Joseph of Nazareth is an example of how one should respect the law. We could explain to young people how he had to put his teenaged and pregnant wife on the back of a donkey and then walk over rocky, dusty roads for over 80 miles, a journey that probably took three days. And why did he do this? He did this because he was required to go to Bethlehem for the census. It was the law.

The story of young Joseph, taking his teenaged wife and baby boy, and escaping Bethlehem because King Herod wanted to kill his son, Jesus, would make any young person’s pulse amp up. The poor guy’s child was being hunted by Herod’s soldiers. His wife was recovering from child birth. He had to make it to Egypt. And he did…for his family. This is what a REAL man would do, or at least try to.

Joseph did whatever he had to do to take care of his wife and son. He worked hard to keep a roof over their heads, to feed them, clothe them, and protect them. He did not care about himself. His family came first, no matter what. He would have gladly died for them if necessary. He was a real MAN. His sacrifice and efforts for his wife and son allowed them to survive so that the salvific narrative would be fulfilled. We owe him so much.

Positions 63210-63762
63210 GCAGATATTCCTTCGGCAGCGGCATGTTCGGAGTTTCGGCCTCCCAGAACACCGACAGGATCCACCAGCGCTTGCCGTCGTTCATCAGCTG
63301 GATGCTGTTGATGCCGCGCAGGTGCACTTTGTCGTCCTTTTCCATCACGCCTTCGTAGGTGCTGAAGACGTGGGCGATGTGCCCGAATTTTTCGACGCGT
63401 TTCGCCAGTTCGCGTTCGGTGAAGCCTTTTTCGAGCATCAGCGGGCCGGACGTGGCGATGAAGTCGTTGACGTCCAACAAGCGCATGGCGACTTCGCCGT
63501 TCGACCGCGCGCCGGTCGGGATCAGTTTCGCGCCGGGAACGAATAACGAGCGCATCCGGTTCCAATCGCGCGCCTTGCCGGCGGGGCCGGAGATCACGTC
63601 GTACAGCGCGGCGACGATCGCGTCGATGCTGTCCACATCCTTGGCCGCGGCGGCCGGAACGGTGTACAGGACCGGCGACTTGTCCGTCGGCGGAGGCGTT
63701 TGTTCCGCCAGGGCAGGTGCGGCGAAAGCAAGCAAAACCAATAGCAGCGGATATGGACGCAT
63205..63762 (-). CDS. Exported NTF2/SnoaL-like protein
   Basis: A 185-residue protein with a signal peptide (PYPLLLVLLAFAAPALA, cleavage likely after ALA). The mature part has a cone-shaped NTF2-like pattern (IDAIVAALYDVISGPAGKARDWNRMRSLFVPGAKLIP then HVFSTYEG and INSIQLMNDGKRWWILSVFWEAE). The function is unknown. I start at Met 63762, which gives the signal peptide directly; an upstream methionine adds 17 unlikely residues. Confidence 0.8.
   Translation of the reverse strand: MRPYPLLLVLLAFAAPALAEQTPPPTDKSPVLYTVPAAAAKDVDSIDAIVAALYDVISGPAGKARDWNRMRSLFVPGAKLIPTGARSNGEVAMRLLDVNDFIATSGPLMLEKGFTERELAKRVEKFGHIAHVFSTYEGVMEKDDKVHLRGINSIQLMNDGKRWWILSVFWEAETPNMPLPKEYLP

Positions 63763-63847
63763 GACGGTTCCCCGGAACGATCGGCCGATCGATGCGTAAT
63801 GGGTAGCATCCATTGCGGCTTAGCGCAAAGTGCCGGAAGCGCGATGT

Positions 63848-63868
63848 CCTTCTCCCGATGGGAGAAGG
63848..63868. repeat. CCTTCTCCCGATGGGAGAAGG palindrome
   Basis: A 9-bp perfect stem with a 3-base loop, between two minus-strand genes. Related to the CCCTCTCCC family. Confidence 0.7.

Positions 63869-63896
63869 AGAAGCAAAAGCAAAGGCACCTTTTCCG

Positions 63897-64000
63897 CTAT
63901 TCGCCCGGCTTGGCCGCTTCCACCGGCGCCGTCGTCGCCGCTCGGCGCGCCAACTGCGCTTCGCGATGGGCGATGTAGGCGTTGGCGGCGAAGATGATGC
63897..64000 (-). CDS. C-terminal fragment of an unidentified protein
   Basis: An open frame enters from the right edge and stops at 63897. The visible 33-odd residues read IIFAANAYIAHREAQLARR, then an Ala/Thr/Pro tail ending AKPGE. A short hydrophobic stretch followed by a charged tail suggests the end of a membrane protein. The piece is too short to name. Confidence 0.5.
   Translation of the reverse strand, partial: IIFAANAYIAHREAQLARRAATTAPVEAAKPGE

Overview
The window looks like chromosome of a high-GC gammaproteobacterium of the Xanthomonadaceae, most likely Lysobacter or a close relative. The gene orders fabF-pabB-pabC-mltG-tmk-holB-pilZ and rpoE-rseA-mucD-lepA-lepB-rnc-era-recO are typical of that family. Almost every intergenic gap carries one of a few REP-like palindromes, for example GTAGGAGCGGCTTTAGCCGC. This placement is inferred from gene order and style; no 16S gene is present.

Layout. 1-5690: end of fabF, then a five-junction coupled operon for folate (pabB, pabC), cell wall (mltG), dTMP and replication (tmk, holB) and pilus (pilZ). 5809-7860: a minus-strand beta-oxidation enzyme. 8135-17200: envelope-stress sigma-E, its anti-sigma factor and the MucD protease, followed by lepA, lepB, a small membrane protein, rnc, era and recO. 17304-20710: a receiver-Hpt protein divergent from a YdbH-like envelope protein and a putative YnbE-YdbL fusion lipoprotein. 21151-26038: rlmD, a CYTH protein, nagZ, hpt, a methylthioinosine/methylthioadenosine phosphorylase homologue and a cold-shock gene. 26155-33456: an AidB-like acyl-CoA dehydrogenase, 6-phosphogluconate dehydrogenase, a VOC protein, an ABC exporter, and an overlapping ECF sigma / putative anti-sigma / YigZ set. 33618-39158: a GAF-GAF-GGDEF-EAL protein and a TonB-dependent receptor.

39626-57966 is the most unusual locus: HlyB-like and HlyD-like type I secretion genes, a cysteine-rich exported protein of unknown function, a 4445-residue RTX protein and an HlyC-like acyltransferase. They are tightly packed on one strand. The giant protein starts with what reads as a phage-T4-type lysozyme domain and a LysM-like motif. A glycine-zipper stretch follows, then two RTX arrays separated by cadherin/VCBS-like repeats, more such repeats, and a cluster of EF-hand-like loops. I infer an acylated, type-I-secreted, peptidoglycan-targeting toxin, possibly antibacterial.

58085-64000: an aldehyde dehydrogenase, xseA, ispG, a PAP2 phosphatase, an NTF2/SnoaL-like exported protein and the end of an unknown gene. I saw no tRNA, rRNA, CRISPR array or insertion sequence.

His faith, courage, integrity and love of God resonate like the smashing of cymbals and the banging of drums for all of us to listen to. We need to follow his example. We need to celebrate his life. We need to honor his commitment to his responsibilities. We should cherish his devotion to family.

I realize the possibility of teaching about this quiet hero in public schools might be a ‘pipe dream’ but  I would hope Catholic schools would use him as an example for students to look up to and respect as a role model for what a husband and dad should try to be like.
St. Joseph, two thousand years after his death, is still the finest role model for, not only husbands and fathers, but for all men for all time.
                                     ©Larry Peterson 2016 All Rights Reserved
     

Confused About Gender Identity? Time to Listen to St. John Paul II.

IT  MAKES SENSE TO ME

By Larry Peterson

 “When a man loves a woman, he has to become worthy of her. The higher her virtue, the more noble her character, the more devoted she is to truth, justice, goodness, the more a man has to aspire to be worthy of her. The history of civilization could actually be written in terms of the level of its women.”
Venerable Archbishop Fulton J. Sheen
Venerable Archbishop Fulton J Sheen

In 1988 Pope John Paul II (now St. John Paul II) wrote an apostolic letter titled, Mulieris Dignitatem(On the Dignity and Vocation of Women).  It identified the complimentary roles of men and women in line with the true philosophy of feminism. In doing so it demonstrated the ultimate concept of “giving of oneself”.  With the furor over “gender identity” raging it is time to revisit this document.